VI.   Manufacturing and processing of fibers
       A.  Natural
       B.  Man-made
       C.  Synthetic
       D.  Other fibers
VII.  Yarn structure
       A.  Filament
       B.  Spun
       C.  High bulk yarns
       D.  Fiber blends
       E.  Fiber length and twist
       F.  Yarn size
       G.  Simple yarn
       H.  Novelty yarn
       I.  Composite yarn
VIII. Fabric construction
       A.  Loom and its parts
       B.  Basic weaves
       C.  Fancy weaves
IX.   Knits
       A.  Filling or weft knits
       B.  Warp knits
X.    Other fabrication methods
       A.  Solutions
       B.  Non-woven or fiber structure
       C.  Felt
       D.  Net-like structures
       E.  Braids
       F.  Lace
       G.  Composite fabric
       H.  Animal products
XI.   Fabric finishes
       A.  Aesthetic finishes
       B.  Special purpose finishes
       C.  Dyeing and printing
XII.  Care of textile products
       A.  Factors relating to cleaning
       B.  Laundering
       C.  Dry cleaning
       D.  Professional wet cleaning
       E.  Other cleaning methods
XIII. Textile experiments
       A.  Burn test
       B.  Chemical test
XIV.  Samples (lab)
       A.  Weaving - tapestry sample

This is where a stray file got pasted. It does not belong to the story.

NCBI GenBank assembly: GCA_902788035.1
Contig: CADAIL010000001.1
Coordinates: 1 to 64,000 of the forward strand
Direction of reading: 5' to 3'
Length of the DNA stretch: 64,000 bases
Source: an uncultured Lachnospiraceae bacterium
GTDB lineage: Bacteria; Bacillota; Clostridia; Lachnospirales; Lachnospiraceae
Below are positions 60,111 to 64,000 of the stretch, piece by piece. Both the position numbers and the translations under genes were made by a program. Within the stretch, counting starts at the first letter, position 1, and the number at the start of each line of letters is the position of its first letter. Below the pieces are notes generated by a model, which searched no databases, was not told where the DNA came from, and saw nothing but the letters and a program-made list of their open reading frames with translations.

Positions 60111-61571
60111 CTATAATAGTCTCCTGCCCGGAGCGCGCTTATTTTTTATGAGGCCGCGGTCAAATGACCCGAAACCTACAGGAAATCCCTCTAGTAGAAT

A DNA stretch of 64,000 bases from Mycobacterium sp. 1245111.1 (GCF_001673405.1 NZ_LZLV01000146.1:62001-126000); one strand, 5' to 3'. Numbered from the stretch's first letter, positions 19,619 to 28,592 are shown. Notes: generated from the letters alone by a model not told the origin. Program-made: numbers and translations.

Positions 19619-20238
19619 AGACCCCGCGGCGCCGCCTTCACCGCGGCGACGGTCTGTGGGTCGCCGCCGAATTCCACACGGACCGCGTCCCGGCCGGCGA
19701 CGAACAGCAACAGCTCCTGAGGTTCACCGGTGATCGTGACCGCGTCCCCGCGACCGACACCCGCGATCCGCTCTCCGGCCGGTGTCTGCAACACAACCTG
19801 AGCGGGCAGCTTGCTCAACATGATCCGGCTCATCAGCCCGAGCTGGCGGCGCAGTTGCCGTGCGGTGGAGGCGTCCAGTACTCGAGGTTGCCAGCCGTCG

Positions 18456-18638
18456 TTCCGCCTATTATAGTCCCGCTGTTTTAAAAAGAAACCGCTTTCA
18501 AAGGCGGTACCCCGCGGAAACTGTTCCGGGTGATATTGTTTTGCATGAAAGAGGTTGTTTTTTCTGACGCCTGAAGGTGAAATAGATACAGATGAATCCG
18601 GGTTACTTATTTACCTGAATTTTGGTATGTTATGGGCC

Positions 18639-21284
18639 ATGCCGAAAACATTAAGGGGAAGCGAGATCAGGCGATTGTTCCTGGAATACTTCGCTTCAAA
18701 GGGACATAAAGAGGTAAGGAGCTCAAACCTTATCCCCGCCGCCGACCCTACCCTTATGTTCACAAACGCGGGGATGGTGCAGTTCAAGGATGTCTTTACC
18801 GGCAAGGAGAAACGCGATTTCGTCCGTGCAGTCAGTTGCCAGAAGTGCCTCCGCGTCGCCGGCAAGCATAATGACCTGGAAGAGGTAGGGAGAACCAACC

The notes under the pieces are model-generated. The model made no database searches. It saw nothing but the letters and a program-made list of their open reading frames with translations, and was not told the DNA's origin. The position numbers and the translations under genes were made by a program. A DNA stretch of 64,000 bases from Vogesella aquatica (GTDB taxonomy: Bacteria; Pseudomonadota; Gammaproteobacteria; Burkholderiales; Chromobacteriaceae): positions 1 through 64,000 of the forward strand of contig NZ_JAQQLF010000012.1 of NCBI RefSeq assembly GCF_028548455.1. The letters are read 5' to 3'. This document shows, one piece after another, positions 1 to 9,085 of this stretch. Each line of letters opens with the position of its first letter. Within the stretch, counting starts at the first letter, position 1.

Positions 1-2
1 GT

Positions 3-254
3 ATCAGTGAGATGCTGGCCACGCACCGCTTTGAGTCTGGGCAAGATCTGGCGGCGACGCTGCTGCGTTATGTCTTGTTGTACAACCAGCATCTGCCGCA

B.  Spinning wool sample (optional)

Assignments:
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1.  Notebook containing assignments given during the semester including:
   a. reference readings (e.g. reading reports)
   b. class lecture notes
   c. text assignments (e.g. answers to questions)
   d. handouts
   e. experiments and written descriptions
   f.  swatch collection
   g. labels and advertisements
2.  Research project or research paper (8-10 pages)
3.  Reference readings (3 required)
4.  Swatch collection
5.  Lab experiments, such as burn test and chemical test
6.  Objective tests (5-6) plus final exam
7.  An essay test
8.  Weekly reading from textbook (10-15 pages)

Methods of Evaluation/Basis of Grade.
Writing: Assessment tools that demonstrate writing skill and/or require students to select, organize and explain ideas in writing.Writing
30 - 60%
Written homework, text questions, research project or paper, 3 reference readings, notebook
Problem solving: Assessment tools, other than exams, that demonstrate competence in computational or non-computational problem solving skills.Problem Solving
0 - 0%
None
Skill Demonstrations: All skill-based and physical demonstrations used for assessment purposes including skill performance exams.Skill Demonstrations
15 - 25%
Lab projects and swatch collection
Exams: All forms of formal testing, other than skill performance exams.Exams
20 - 35%
Exams: multiple choice, true/false, matching items, completion, short essay
Other: Includes any assessment tools that do not logically fit into the above categories.Other Category
5 - 10%
Participation and attendance


Representative Textbooks and Materials:
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Textiles.  Kadolph, Sara J. Pearson. 11th Edition, 2010.
Instructor Generated Manual